How do the Thunder Keep Durant? Move the Ball

When his team was in the midst of their greatness, and battling the Celtics for NBA supremacy, Pat Riley would write on the board before every game, No Rebounds, No Rings. It was pretty simplistic as strategies go. If you rebound the ball, you win. If you don’t, you lose. Of course, it was easy for Riley to say because staring across from him was seven footer Kareem Abdul-Jabaar and maniacal workaholic on the boards Kurt Rambis, and relentless Mychal Thompson. The era was center dominant, not guard happy.

That type of game has slowly faded away, enough so that when Pat Riley was running the Miami Heat with LeBron James and Dwyane Wade in tow, no rebounds, no rings wasn’t even a murmur. In LeBron’s first Miami title, the Heat finished 21st in rebounding. The next year (2013) they were dead last in rebounding.

The year the Spurs obliterated the Heat and won the Finals (2014), eleven teams were better rebounders and 23 teams were better offensive rebounders.

Last year, the Warriors were 6th in rebounding, 23rd in offensive rebounding. The offensive rebounding makes sense. Three point shooting doesn’t incentivize a lot of grab your own misses. The ball usually bounces long to the other team. Besides, the Warriors shoot the ball well enough not to miss that many shots.

Being the 6th best rebounding team as the Warriors were in their title year seems formulaic and a shout out to how the old timers believe you win a title. But consider that last year the top (5) rebounding teams did not advance anything. Three of the top five rebounding teams didn’t make the playoffs (OKC, Detroit, Indiana). The other two (Portland, Chicago) couldn’t make it to their conference final. The game has changed enough where scoring, particular perimeter scoring because of ball movement and player movement, is the rebounding equalizer. You have to rebound and you have to pass the ball from side to side.

Top Rebounding Teams 2014-15 Playoff Results Assists 3-Point FG%
OKC missed playoffs 25th 33.9%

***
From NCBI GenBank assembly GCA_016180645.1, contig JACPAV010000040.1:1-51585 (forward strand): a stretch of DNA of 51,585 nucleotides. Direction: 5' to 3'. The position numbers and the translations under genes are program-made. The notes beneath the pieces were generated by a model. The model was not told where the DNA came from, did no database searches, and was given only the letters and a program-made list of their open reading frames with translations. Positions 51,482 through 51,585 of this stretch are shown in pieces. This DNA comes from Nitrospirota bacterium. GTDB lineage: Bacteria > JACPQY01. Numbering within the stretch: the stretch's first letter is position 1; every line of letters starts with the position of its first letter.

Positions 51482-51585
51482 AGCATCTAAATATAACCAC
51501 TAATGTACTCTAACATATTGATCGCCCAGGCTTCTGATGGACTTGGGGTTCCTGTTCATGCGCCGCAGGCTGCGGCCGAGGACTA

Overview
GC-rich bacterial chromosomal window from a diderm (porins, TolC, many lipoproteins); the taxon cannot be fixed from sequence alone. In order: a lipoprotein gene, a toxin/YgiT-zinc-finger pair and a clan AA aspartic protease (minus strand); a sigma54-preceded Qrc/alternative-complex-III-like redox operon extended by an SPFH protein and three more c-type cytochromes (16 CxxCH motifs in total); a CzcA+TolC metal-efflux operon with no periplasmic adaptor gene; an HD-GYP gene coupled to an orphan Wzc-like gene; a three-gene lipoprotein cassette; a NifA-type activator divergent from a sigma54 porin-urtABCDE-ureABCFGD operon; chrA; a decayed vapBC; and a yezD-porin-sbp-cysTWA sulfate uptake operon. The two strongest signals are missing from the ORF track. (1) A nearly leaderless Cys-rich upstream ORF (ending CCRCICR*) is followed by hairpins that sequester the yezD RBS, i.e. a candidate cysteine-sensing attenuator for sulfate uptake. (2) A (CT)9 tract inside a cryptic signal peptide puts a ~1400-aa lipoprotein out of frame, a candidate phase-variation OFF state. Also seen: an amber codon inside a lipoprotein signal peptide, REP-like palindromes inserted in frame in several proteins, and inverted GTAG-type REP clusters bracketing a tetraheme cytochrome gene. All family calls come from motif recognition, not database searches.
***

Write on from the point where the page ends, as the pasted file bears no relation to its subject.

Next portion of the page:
Portland lost in first round 12th 36.2%
Chicago lost in second round 14th 35.3%
Detroit missed playoffs 16th 34.4%
Indiana missed playoffs 18th 35.2%

 

Which brings us to Oklahoma City. Once again they are leading the league in rebounding. But unlike last year, this year they have upped their assist quotient to 10th in the league. The top three teams in the west, the Thunder, the Warriors and Spurs, are top 10 rebounders and ball movers.

Though the Thunder have a problem that the Spurs and Warriors don’t have. The Thunder are overly dependent on Russell Westbrook. They don’t have a Westbrook 1(a) on the roster. So when he’s not creating points, no one else is. Not so in Oakland. Steph Curry doesn’t lead the Warriors in assists. Draymond Green does. Although Tony Parker leads the Spurs in assists, his assists are half of Westbrook’s. The rest of the Spurs fill in the gap, passing and moving the ball to open shooters. 4 of the 5 Spurs starters equal Westbrook’s assist numbers. More importantly, 4 out of 5 bench players for the Spurs equal Westbrook’s assists.

Assists (per 36 min) Assist %
Tony Parker 6.9 28.7%
Steph Curry 6.9 33.1%
Russell Westbrook 10.8 49.3%

The Thunder’s issue, or rather Billy Donovan’s problem, is to try to get more ball movement from players not named Westbrook. In the fourth quarter, the strategy is pretty simple. Double up on Westbrook so he’s forced into making the pass he doesn’t want to make. It leads to a missed shot, and another missed shot, and another missed shot. There goes the lead. Anxiety sets in. Shot selection is bad. And the Thunder lose. Same old movie.

The Warriors score the most points in the 4th quarter. The Spurs score the 6th most points. The Thunder score less 4th quarter points than the Timberwoves. With that as a constant, it doesn’t really matter how great a rebounding team they are.

The Thunder bench scores the same amount of points as the Warriors bench. They just do it harder. 5.7 assists vs. 9.7 assists. The Thunder bench doesn’t create as many steals as the Warriors and Spurs bench, nor do they block shots. It’s the recipe for failing in games in the 4th quarter when the starters create a lead the bench cannot hold.

In any other organization, Donovan would have time. But the clock is ticking and loudly. To be fair, Donovan entered this year with a set of circumstances working against him. He didn’t choose his assistants. Mid-season he lost his defensive go-to coaching guy to tragedy. Unless he was perfect, he would be compared to Durant favorite Scott Brooks. Add to the drama, this may be Kevin Durant’s OKC swan song if the Thunder don’t make the Finals or don’t compete hard in the Conference Finals. It is the elephant in the room.

Truthfully, Donovan’s offense doesn’t look that much different from Scott Brooks. It’s hard to tell what his imprint is.

Yes, the Thunder rebound. Yes, you need to rebound the ball. But they didn’t lose on the road to the Warriors and the Clippers and the Spurs because they didn’t rebound. They outrebounded all three. They lost because they didn’t move the ball. They had 17 assists against the Spurs. They had 11 fewer assists than the Warriors and 4 fewer than the Clippers in a 63 rebound game.

How do the Thunder keep Durant. Move the ball. Please.

 

photo via llananba